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  • Writer's picturejeff1633

Mark Cuban

I recently sat down with Mark Cuban. He is one of the savviest deal makers, Shark Tank investors, and NBA team owners in the country. He knows how to evaluate star talent, as he shared with me during a recent podcast interview.

Why then are so many experts now questioning the logic behind the Dallas Mavericks (owned by Cuban) - recent acquisition of NBA superstar, Kyrie Irving? Isn't it a slam dunk that gets the Mavericks even closer to its goal of winning another NBA championship?


To be sure, Irving is an all-star - one of the most talented basketball players on Earth with an undeniable pedigree. At Duke University he learned key skills under the tutelage of Hall of Fame coach Mike Krzyzewski, and in the NBA he is an 8-time All Star, and he has already won a World Championship alongside LeBron James.

But there are risks.


Any organization - from a professional sports team to a Fortune 500 company - should proceed with caution when hiring an external superstar - a savior with a red cape - who is expected to fly in and reinvigorate a struggling organization looking to regain past glory. Often, these splashy hires don't work, mostly because the new addition simply doesn't fit the culture and DNA of the hiring organization.


Here are a few of the most salient issues and risk factors I suspect Cuban and the Mavericks assessed before trading for Irving.


1. The best 'ability' is availability. It's an obvious point, but so often glossed over. Kyrie Irving, for example, was on the bench during key games in both college and the NBA, with a seemingly unending barrage of doctors' notes over the years excusing him from game-time action for injuries- and this is no joke - to his shoulder, finger, toes, biceps, knees, hamstring, quad, thigh, ankle, back and hip! Before you bet the farm on a splashy new hire, make sure they're actually available to play.


2. The star may disrupt team culture. For their entire lives - from middle school to the professional arena - individual superstars are accustomed to being the center of attention. Most players can put their team first - and recognize collective goals, subjugating their egos for the greater good.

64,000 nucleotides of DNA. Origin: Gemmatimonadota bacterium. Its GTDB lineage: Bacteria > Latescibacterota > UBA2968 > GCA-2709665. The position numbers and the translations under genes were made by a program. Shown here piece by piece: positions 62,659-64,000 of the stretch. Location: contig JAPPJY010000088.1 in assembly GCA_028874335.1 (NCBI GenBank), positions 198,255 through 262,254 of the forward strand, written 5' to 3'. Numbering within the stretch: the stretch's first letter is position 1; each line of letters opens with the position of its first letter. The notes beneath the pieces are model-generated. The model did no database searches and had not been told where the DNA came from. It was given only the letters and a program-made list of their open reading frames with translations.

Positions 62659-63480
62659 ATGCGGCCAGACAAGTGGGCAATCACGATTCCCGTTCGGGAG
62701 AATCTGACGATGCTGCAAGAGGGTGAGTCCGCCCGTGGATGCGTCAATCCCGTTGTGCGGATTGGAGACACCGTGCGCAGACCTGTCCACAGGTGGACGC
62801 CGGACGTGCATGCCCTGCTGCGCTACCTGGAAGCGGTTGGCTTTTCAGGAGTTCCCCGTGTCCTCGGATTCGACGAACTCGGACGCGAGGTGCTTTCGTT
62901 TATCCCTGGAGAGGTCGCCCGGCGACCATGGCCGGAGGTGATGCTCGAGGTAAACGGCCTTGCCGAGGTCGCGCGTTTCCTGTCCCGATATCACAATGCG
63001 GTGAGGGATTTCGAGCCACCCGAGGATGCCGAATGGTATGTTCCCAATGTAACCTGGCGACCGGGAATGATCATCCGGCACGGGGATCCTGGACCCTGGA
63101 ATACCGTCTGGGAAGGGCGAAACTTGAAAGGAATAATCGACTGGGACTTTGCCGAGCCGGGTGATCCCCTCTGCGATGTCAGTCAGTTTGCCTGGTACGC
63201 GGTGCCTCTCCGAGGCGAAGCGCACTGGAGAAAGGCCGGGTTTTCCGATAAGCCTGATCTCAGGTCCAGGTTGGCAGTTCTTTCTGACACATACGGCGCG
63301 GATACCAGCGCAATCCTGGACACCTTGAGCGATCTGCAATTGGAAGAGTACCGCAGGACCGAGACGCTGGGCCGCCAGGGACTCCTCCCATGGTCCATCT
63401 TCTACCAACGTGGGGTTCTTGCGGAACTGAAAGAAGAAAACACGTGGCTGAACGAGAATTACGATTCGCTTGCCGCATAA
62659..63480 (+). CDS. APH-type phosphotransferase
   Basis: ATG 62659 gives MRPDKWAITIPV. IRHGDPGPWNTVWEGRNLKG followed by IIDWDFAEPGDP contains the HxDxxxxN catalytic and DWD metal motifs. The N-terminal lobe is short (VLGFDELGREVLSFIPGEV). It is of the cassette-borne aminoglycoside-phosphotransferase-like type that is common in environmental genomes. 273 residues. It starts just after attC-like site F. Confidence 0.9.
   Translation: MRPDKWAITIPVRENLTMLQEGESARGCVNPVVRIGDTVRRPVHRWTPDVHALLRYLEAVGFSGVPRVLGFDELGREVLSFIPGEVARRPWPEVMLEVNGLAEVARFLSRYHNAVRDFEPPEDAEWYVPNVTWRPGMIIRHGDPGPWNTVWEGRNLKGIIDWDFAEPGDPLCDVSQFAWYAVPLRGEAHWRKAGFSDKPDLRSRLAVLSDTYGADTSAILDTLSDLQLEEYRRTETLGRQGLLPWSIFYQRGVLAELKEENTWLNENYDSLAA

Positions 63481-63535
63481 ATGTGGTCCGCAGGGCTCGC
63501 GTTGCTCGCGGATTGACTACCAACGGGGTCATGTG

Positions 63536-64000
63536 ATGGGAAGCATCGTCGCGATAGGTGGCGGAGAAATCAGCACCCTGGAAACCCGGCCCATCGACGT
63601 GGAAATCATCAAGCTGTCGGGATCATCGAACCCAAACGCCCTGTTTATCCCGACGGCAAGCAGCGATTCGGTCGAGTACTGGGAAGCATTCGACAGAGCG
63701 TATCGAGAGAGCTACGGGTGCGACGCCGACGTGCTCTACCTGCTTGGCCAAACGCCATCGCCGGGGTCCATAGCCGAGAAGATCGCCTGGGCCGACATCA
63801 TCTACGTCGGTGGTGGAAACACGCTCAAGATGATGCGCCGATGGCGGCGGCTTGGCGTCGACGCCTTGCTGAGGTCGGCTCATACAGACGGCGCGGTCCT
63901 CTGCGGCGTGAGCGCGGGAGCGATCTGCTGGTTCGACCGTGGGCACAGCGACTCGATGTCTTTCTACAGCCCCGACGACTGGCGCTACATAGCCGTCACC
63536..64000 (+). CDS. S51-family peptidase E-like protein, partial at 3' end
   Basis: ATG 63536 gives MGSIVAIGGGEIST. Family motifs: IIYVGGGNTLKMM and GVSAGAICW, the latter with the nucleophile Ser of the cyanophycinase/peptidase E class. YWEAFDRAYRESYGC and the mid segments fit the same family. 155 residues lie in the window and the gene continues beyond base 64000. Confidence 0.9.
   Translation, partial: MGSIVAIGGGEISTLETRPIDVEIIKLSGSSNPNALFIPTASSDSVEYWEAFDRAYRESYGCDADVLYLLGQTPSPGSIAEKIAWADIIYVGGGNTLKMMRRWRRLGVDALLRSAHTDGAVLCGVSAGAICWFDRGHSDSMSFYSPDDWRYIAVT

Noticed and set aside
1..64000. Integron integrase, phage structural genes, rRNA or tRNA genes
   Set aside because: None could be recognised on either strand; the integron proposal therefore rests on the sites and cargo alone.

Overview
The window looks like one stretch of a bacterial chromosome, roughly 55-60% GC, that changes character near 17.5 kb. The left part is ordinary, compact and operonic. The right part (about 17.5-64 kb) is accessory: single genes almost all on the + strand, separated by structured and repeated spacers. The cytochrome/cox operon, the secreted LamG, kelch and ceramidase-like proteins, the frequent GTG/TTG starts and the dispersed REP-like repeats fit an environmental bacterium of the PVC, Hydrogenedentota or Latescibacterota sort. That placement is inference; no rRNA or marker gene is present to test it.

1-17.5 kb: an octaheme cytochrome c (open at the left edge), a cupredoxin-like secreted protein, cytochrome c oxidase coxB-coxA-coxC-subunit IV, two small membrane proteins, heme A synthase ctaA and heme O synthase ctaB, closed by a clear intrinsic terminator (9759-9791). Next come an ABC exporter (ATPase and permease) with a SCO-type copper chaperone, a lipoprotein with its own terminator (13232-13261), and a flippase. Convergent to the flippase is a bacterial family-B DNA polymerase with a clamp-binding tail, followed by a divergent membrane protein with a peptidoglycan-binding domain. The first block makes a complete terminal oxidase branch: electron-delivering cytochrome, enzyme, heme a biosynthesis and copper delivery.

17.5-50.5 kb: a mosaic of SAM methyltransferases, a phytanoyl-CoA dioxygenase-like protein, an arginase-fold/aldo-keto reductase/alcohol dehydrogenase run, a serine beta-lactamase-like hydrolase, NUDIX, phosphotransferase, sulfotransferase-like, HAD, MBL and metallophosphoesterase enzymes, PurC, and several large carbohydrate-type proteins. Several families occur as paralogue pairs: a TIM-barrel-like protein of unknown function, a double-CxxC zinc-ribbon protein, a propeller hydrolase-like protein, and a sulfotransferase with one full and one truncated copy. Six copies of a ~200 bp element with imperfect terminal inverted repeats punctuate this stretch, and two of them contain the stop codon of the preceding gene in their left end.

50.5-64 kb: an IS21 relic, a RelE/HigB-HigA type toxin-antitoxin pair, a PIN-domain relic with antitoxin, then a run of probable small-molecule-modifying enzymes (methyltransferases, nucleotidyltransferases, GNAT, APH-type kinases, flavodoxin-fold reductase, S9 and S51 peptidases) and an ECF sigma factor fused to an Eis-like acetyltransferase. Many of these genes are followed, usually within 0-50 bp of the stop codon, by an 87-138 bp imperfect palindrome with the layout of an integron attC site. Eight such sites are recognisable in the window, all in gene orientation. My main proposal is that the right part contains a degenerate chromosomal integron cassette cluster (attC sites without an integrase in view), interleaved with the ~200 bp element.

But some players let the constant attention, press, and accolades get to their heads. They think they're indestructible and omnipotent, and put themselves ahead of the team, and their actions show it. They have little emotional control or self-regulation, which can disturb player chemistry. Coaches may have a tough time giving feedback and constructive criticism to the star. Team culture, unsurprisingly, is disrupted. Players start resenting the superstar, the team ceases to be a cohesive unit, and losses start to mount.


Organizations should carefully define their core values - what they deeply believe and the behaviors they endorse - get buy-in from all the players on the current roster - and then, only recruit external talent whose core values are clearly aligned with the organization's underlying culture.


Before hiring an external superstar interview former teammates, coaches, family members, trainers, and even psychologists who know the prospective hire. Ask tough questions, paying particular attention to how the player handled adversity. If you skip this step the risk of organ rejection dramatically increases.



Undoubtedly Cuban and the Mavericks assessed these risks and decided it was worth it. Personally speaking, I think Irving is a generational talent. But the question remains - will be fit in? If yes, the Mavericks should be an instant contender. If not, there may be long-term harm to team chemistry, culture, brand, and even the economic value of the franchise.

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